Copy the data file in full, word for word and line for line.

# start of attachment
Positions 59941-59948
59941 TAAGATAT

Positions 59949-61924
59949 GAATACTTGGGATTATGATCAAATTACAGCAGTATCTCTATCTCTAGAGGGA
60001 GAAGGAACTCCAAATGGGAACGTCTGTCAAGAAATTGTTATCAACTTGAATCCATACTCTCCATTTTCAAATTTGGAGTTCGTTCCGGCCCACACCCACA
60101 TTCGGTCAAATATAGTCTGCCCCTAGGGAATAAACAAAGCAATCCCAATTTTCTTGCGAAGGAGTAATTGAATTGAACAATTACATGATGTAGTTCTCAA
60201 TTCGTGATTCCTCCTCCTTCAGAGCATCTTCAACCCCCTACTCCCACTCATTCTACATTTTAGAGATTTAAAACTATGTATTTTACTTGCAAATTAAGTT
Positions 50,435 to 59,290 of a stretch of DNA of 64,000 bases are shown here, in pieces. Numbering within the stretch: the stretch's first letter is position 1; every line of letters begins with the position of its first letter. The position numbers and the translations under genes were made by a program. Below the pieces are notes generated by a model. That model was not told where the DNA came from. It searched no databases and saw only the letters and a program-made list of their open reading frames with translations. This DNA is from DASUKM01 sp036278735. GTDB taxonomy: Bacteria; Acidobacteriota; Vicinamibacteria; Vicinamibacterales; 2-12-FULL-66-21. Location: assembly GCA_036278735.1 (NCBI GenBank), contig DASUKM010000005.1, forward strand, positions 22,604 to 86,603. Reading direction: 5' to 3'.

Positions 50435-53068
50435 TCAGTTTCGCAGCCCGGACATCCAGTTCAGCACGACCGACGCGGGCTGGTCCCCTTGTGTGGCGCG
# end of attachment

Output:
Positions 59941-59948
59941 TAAGATAT

Positions 59949-61924
59949 GAATACTTGGGATTATGATCAAATTACAGCAGTATCTCTATCTCTAGAGGGA
60001 GAAGGAACTCCAAATGGGAACGTCTGTCAAGAAATTGTTATCAACTTGAATCCATACTCTCCATTTTCAAATTTGGAGTTCGTTCCGGCCCACACCCACA
60101 TTCGGTCAAATATAGTCTGCCCCTAGGGAATAAACAAAGCAATCCCAATTTTCTTGCGAAGGAGTAATTGAATTGAACAATTACATGATGTAGTTCTCAA
60201 TTCGTGATTCCTCCTCCTTCAGAGCATCTTCAACCCCCTACTCCCACTCATTCTACATTTTAGAGATTTAAAACTATGTATTTTACTTGCAAATTAAGTT
Positions 50,435 to 59,290 of a stretch of DNA of 64,000 bases are shown here, in pieces. Numbering within the stretch: the stretch's first letter is position 1; every line of letters begins with the position of its first letter. The position numbers and the translations under genes were made by a program. Below the pieces are notes generated by a model. That model was not told where the DNA came from. It searched no databases and saw only the letters and a program-made list of their open reading frames with translations. This DNA is from DASUKM01 sp036278735. GTDB taxonomy: Bacteria; Acidobacteriota; Vicinamibacteria; Vicinamibacterales; 2-12-FULL-66-21. Location: assembly GCA_036278735.1 (NCBI GenBank), contig DASUKM010000005.1, forward strand, positions 22,604 to 86,603. Reading direction: 5' to 3'.

Positions 50435-53068
50435 TCAGTTTCGCAGCCCGGACATCCAGTTCAGCACGACCGACGCGGGCTGGTCCCCTTGTGTGGCGCG